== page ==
“He who every morning plans the transaction of the day and follows out the plan, carries a thread that will guide him through the labyrinth of the most busy life.” (Victor Hugo)

This is not a one-size-fits-all approach, so you can use just one of these ideas or as many as you want!

3. Break It Down

It’s good to know what’s coming up in the future. But knowing is half the battle, and the other half is figuring out how you’re going to break your deadlines down into manageable steps! There’s no exact way I can tell you to do this, but it’ll really depend on your week and what goal you’re trying to pull apart.

When you have your week planned, that is, you know what your set-in-stone schedule looks like, take a look at your deadlines: your homework assignments, any work or organization projects, and any other things that need time, but are more flexible on when you can do them. Figure out the steps you need to take for each: if you have a test coming up, what do you need to study and how will you do that? (Visit my test prep post for more information on that!) If you have a paper due, how much will you write every night? Then once you’ve figured out your steps, divide them up between your days. Just make it reasonable based on how time you can spare!

4. Know Your Strengths

One more factor to this equation is knowing how to estimate how much time you’ll need for each task. You can get as technical in figuring this out as you’d like! Maybe you already know that you can get those math or accounting problems out of the way pretty quickly, but you might need a little more time for writing a response to a paper or case study. Or maybe you get a timer and actually track how long it takes you to do different things when you’re intently focused. Maybe you don’t even think about this at all! But trust me, if you take your strengths into consideration when building a daily task list, you’ll have a much more reasonable schedule.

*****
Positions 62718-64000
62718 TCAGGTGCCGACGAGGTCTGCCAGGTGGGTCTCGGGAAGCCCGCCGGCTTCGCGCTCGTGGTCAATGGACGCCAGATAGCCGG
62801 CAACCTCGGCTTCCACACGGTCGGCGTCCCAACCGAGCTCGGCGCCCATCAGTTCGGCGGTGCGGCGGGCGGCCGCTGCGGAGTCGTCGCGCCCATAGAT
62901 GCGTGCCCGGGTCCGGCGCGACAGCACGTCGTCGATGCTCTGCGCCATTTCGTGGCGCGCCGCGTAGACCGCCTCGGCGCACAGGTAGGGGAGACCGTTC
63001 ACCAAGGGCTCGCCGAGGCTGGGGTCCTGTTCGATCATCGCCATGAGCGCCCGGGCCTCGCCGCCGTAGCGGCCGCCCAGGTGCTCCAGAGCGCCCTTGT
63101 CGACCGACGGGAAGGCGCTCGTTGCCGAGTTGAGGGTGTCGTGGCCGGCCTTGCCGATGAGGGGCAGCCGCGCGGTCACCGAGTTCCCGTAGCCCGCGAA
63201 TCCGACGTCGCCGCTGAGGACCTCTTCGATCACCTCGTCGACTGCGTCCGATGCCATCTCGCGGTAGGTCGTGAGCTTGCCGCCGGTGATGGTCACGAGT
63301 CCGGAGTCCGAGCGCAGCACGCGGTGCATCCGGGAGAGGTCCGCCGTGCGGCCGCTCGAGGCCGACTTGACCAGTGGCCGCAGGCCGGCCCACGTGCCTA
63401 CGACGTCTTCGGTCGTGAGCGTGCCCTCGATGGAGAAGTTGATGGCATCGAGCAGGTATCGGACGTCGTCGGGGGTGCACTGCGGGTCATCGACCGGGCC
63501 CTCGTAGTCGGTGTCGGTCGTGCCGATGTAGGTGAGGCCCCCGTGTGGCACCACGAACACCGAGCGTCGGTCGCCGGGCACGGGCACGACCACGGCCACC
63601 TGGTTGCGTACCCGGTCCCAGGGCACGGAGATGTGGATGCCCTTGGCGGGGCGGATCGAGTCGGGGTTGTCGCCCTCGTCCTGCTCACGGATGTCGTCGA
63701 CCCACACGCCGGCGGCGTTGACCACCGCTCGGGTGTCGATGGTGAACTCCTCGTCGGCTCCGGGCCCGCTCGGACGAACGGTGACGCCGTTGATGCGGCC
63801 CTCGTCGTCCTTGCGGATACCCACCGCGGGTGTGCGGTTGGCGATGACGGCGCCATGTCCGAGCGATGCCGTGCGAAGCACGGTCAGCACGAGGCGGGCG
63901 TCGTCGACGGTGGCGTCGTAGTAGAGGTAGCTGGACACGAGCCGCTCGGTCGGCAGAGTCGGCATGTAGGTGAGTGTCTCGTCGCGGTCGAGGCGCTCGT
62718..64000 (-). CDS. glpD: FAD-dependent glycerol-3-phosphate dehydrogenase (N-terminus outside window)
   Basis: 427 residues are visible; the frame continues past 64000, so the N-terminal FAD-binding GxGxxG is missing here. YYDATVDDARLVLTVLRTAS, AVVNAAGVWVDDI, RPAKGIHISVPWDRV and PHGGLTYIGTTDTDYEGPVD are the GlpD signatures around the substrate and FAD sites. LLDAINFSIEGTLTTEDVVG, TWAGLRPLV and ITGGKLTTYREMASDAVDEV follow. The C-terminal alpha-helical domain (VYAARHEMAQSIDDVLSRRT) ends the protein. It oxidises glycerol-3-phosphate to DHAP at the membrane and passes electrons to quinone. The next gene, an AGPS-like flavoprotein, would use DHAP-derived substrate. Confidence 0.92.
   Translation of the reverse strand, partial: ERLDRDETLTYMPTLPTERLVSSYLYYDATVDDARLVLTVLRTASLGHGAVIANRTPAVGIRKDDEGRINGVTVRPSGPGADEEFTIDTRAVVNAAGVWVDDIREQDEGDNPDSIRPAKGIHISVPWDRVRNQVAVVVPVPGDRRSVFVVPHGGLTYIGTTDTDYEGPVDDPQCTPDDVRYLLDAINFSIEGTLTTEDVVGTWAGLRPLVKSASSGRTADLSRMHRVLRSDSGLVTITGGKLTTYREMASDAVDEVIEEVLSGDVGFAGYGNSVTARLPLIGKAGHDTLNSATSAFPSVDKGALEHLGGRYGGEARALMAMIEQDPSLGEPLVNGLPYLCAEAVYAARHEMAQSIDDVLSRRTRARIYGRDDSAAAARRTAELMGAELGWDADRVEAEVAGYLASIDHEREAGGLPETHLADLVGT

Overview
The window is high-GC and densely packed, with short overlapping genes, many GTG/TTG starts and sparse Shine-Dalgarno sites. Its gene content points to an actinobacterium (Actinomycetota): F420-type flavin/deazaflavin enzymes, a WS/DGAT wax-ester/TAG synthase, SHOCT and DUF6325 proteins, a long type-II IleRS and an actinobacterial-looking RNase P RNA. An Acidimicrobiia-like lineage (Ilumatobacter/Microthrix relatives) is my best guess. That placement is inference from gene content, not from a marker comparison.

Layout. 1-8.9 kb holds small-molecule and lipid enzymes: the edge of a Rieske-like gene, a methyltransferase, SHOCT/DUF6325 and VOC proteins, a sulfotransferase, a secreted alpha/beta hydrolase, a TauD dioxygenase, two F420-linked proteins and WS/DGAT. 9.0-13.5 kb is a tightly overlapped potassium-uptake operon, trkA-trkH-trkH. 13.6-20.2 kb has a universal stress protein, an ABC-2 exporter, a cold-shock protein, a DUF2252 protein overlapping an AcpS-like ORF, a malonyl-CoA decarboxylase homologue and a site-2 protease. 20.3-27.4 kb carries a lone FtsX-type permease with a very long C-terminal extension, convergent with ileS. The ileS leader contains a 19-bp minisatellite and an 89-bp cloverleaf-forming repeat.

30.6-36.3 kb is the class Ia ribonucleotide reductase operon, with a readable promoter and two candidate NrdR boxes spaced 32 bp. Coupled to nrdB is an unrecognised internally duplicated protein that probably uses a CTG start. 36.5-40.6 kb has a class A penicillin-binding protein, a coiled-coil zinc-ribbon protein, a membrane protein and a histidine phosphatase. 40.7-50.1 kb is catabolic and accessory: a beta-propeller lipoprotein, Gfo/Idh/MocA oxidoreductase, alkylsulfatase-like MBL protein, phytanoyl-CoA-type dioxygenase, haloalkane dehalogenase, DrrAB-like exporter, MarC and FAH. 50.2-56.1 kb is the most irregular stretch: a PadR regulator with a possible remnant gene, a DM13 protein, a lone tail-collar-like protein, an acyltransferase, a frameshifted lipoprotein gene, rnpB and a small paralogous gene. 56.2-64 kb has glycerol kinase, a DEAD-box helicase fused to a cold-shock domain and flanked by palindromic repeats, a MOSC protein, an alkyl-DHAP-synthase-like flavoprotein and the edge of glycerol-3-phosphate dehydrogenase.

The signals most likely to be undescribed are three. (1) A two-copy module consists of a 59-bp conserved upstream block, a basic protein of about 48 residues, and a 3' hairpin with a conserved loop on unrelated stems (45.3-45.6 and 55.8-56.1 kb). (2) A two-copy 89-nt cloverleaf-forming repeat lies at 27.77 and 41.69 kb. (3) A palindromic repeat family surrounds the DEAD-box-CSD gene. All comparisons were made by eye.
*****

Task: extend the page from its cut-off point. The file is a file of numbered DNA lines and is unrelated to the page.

One caveat I’ll add to this however is that the tasks you need to finish will often take as long as the time provided. For example, that long final paper your professor told you about at the beginning of the semester can easily be done throughout the class, but it could be done the two days or even night before it’s due. The difference however is how thorough the work is that goes into it. Don’t skimp on the time needed to do things well!

5. Prioritize

Finally, I’ll admit that even though you could make an amazing schedule, know how much time you need, and even plan a little free time into your day, one of life’s rules is that it often ignores the rules of your schedule. You might have extra homework given to you last minute, have meetings run long, or have a friend that needs help. Some days no matter how hard you try, the to-do list is near impossible to complete.

When that happens, you need to prioritize what you’ve got. If you simply have different classes’ homework and projects that need to be done, prioritize it by the due date and how much time it requires. But if multiple parts of your life have to-dos, I find a time matrix very helpful.

An example of a time matrix
From http://www.mytimemanagement.com/time-management-for-students.html

A time matrix allows you to categorize the things in your life based on urgency and importance. I might do a post on this someday. But for now, I encourage you to look at the link below the example if you’re interested in learning more.

That’s it for this week! If you have any questions or your own time management tips, I’d love to read them in the comments section!

Until next time,